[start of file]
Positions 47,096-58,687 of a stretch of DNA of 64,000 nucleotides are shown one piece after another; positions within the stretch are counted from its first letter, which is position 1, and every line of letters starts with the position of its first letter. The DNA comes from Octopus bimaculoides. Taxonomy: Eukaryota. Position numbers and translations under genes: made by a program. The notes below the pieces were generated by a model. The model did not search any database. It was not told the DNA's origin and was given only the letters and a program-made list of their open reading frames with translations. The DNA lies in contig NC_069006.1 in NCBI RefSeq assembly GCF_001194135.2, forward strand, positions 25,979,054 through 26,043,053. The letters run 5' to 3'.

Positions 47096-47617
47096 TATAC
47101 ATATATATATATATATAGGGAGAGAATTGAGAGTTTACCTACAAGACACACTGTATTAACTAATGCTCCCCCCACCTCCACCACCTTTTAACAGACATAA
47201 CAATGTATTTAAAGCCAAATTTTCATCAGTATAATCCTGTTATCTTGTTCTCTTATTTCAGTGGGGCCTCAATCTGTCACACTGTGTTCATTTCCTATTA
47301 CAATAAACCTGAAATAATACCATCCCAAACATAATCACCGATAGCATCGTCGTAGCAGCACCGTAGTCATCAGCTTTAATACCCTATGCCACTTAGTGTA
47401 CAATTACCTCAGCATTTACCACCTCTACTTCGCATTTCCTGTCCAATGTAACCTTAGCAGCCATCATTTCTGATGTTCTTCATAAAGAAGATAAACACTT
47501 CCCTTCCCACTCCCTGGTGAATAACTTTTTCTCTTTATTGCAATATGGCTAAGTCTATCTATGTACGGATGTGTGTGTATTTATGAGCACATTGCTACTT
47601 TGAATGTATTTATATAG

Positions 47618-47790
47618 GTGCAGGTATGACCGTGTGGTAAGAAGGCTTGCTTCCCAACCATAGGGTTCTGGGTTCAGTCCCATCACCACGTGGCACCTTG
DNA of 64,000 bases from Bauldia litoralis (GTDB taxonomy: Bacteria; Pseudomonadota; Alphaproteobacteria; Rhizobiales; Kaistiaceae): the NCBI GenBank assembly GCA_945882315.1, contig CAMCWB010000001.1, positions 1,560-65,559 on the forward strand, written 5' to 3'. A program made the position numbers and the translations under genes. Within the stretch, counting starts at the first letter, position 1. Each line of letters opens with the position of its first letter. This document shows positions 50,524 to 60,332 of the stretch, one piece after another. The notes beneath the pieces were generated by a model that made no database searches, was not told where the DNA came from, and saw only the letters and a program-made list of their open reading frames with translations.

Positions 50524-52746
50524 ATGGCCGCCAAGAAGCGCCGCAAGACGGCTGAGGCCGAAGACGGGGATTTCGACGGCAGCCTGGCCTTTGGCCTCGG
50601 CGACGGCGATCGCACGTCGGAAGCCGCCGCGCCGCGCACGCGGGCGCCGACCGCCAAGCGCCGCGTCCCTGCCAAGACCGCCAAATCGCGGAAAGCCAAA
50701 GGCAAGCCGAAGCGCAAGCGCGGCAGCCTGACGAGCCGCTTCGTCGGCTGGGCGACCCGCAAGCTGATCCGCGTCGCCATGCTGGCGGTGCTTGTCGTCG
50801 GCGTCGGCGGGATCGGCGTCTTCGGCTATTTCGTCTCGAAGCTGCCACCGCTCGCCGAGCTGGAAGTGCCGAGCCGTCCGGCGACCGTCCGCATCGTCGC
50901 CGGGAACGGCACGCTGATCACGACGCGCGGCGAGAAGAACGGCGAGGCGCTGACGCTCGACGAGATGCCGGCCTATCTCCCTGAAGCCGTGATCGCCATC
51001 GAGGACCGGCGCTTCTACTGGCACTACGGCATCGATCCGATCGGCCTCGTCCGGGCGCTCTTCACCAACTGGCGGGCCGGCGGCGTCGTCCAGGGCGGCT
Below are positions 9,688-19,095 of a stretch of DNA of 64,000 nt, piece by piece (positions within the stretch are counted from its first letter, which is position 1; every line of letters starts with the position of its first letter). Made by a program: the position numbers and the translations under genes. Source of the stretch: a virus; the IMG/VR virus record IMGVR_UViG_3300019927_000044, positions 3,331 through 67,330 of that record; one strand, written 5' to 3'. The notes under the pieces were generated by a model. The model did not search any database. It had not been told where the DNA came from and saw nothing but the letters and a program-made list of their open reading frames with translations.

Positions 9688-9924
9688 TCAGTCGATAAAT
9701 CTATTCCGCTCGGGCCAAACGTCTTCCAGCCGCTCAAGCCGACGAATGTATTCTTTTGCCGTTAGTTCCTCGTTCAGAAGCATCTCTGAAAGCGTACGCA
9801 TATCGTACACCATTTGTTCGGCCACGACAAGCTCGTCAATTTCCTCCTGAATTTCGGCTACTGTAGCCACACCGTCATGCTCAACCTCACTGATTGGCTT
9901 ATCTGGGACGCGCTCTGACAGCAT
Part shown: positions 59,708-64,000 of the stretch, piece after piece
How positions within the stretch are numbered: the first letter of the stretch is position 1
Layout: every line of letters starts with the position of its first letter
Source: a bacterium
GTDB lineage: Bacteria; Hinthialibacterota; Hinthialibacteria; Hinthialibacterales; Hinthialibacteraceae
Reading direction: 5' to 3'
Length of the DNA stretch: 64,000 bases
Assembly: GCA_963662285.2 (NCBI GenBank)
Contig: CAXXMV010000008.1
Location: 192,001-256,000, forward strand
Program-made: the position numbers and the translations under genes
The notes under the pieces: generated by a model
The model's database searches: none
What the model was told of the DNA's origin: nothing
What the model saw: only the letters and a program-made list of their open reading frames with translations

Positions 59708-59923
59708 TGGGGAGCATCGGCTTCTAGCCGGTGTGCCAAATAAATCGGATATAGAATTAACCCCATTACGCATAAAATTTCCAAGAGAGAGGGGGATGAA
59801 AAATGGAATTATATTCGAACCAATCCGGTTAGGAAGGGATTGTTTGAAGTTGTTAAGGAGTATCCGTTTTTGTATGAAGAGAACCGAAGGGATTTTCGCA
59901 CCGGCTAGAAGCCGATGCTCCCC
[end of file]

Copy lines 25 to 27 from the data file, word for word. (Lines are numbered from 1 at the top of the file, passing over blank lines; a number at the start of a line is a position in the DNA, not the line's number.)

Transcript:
9901 ATCTGGGACGCGCTCTGACAGCAT
Part shown: positions 59,708-64,000 of the stretch, piece after piece
How positions within the stretch are numbered: the first letter of the stretch is position 1